Song of the Day #1,253: ‘The Obvious Child’ – Paul Simon

It’s hard to imagine a tougher act to follow than Paul Simon’s Graceland, but four years after that album’s release, he put out an album that can reasonably be called its equal.

1990’s The Rhythm of the Saints doubled down on the exotic rhythms of its predecessor, with Simon looking to South America rather than Africa for the rich percussion over which he spun his melodies. The album sounds as if it were recorded in the crowded streets of a Brazilian town (and in the case of some songs, it was).

At this point in his career, Simon was laying down the rhythm tracks of his songs first and worrying about lyrics and vocals after the fact. Indeed, though the melodies are sublime, The Rhythm of the Saints is an album that could work quite well as an instrumental work. It’s fascinating to compare this record with Simon’s 60s and 70s output.

When I first bought this album, I was instantly obsessed with opening track ‘The Obvious Child.’ I played it on repeat in my college dorm room, getting lost in its tidal wave of drums, pulled into its story, set aloft by its soaring coda. I remember thinking that if I had to choose one song that would serve as the background music for the rest of my days, this would be the one.

I’m less obsessed with it than I once was but no less in love. I recently had the pleasure of seeing Paul Simon in concert and his moving performance of this song (with three drummers somehow recreating the work of dozens) brought me right back to those blissful moments in 1990 when this song was the soundtrack to my life.

Well, I’m accustomed to a smooth ride
Or maybe I’m a dog who’s lost its bite
I don’t expect to be treated like a fool no more
I don’t expect to sleep through the night
Some people say a lie’s a lie’s a lie
But I say why
Why deny the obvious child?
Why deny the obvious child?

And in remembering a road sign
I am remembering a girl when I was young
And we said, “These songs are true
These days are ours
These tears are free”
And hey
The cross is in the ballpark
The cross is in the ballpark

We had a lot of fun
We had a lot of money
We had a little son and we thought we’d call him Sonny
Sonny gets married and moves away
Sonny has a baby and bills to pay
Sonny gets sunnier
Day by day by day by day

Well, I’ve been waking up at sunrise
I’ve been following the light across my room
I watch the night receive the room of my day
Some people say the sky is just the sky
But I say
Why deny the obvious child?
Why deny the obvious child?

Sonny sits by the window and thinks to himself
How it’s strange that some rooms are like cages
Sonny’s yearbook from high school
Is down on the shelf
And he idly thumbs through the pages
Some have died
Some have fled from themselves
Or struggled from here to get there
Sonny wanders beyond his interior walls
Runs his hands through his thinning brown hair

Well, I’m accustomed to a smoother ride
Or maybe I’m a dog who’s lost its bite
I don’t expect to be treated like a fool no more
I don’t expect to sleep the night
Some people say a lie is just a lie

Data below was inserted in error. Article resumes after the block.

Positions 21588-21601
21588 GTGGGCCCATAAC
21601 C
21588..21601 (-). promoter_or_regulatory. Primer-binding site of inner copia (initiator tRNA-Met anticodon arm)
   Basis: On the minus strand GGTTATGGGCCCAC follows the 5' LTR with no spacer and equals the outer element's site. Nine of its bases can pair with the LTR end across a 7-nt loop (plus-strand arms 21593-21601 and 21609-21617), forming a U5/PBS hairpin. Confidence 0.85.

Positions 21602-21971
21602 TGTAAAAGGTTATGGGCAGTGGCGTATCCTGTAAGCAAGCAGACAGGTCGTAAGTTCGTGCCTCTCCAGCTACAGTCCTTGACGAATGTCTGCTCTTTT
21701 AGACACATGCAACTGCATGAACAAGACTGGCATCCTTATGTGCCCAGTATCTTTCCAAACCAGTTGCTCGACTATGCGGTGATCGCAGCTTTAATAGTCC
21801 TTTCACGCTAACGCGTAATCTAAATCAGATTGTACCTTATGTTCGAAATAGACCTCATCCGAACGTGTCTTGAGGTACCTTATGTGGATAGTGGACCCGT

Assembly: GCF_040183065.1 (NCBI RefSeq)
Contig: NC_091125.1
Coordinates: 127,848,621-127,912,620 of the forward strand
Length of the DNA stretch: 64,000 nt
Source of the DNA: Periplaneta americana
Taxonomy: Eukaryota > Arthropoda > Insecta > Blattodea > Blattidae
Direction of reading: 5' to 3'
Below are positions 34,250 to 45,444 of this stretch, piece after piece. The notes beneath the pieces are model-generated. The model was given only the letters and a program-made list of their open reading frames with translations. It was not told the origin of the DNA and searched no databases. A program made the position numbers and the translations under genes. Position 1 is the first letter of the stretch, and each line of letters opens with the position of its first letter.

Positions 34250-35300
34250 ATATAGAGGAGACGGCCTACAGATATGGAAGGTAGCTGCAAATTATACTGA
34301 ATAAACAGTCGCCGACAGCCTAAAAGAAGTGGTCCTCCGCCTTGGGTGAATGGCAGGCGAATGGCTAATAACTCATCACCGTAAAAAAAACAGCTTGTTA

But I say
The cross is in the ballpark
Why deny the obvious child?

2 thoughts on “Song of the Day #1,253: ‘The Obvious Child’ – Paul Simon

  1. pegclifton says:

    This is a wonderful album; not sure if I like it better then Graceland but it’s very close. One of our favorites is “Further to Fly”; we used to play that one over and over again. Just couldn’t do with one listen, and while shooting pool it was one of our regulars.

  2. Dana says:

    Loyal blog readers know that I have suggested that this album is equal to or even better than Graceland. I still stand by that statement. There is beauty and elegance to this album and, while the rhythm tracks and instrumentation may have been the focus, Simon hardly slacked off on the lyrics. “Further to Fly,” Ia Clifton family favorite, as it is mine) is a wonderful example of great music and rhythm coupled with great lyrics.

    Perhaps Graceland is considered the stronger album by some because it is a bit more accessible and fun. Rhythm of the Saints feels a bit deeper, requires a bit more attention–but the rewards for that listening are plentiful.

    As for today’s song, I still have never wholly understood the chorus/title or some of the imagery (“the cross is in the ballpark”). As I was listening to the song in concert, I was thinking that the chorus would make more sense if it were “Why deny the obvious, child?” But I don’t think that’s the way Simon intended it. So is the Obvious Child Jesus? The “lie is just a lie” refers to atheists or non-believers? Is the cross in the ballpark the notion that God is everywhere, as symbolized by the cross that would be displayed if you connected the bases with lines (1st base to 3rd, 2nd to home)? And while some believe the “sky is just the sky, ” Simon suggests we should not deny the “obvious” hand of God in creating the sky?That seems to me to be the best interpretation.
    And, that being the case, this non-believer still loves the song (just as I love Tebow) regardless of religious messages….

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